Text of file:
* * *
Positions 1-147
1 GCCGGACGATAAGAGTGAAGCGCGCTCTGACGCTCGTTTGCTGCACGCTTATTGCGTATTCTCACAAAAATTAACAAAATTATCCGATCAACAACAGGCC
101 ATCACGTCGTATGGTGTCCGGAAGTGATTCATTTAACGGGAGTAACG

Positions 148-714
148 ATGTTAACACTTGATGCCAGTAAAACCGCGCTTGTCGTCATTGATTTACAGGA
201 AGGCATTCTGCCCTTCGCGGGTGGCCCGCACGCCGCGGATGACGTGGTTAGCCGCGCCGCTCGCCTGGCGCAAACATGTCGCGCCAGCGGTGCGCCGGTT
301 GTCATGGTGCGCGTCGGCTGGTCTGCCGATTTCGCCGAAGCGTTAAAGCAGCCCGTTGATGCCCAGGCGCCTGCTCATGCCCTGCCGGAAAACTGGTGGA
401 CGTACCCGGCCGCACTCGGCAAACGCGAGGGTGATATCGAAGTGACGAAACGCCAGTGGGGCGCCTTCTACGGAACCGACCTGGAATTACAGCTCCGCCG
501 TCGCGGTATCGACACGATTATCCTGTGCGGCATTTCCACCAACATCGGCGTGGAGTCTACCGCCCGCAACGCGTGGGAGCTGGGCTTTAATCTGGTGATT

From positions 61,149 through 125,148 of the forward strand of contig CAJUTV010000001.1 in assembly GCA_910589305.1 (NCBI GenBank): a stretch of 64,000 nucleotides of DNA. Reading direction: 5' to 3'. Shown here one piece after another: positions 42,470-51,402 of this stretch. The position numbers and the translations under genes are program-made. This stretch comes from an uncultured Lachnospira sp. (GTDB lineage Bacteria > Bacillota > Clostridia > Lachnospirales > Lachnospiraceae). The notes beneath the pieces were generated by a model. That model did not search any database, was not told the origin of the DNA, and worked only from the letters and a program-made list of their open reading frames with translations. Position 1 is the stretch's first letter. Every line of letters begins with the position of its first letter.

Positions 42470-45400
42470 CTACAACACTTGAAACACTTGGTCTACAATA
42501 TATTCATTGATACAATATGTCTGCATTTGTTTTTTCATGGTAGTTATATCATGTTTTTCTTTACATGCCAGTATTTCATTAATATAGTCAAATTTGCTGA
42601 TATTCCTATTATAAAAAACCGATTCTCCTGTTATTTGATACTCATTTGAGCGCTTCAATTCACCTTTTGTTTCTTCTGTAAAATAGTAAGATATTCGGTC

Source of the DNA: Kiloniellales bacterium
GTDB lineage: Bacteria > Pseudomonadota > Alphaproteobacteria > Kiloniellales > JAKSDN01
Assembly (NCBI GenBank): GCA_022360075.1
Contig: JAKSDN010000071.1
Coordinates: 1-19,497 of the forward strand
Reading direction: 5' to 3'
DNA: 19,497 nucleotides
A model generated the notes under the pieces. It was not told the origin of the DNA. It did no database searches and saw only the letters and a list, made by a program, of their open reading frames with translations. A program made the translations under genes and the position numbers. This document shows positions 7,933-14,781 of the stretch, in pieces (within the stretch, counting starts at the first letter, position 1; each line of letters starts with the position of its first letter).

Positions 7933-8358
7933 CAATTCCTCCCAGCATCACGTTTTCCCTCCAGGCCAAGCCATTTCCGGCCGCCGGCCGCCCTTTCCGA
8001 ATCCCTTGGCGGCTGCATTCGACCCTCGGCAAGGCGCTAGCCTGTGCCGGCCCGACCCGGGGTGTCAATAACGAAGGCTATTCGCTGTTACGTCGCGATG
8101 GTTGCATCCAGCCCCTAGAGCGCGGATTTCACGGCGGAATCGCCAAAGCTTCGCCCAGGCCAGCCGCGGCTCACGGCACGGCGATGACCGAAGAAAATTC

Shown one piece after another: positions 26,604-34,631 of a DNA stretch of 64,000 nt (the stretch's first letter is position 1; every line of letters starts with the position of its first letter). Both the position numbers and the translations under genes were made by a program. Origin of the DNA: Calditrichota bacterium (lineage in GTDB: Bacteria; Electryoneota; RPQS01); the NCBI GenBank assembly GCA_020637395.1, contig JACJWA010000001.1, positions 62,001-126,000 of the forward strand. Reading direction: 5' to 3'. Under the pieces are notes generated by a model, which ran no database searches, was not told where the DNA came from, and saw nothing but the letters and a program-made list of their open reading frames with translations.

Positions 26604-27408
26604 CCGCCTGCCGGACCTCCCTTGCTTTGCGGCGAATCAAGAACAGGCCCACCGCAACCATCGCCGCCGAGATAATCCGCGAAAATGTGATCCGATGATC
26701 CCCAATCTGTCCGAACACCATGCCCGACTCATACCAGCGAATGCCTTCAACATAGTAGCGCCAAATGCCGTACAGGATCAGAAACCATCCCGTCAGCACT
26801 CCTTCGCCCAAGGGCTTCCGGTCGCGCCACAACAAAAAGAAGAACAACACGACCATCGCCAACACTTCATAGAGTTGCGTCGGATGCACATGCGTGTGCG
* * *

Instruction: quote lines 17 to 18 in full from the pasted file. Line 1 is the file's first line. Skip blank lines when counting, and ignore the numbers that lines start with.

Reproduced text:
Assembly (NCBI GenBank): GCA_022360075.1
Contig: JAKSDN010000071.1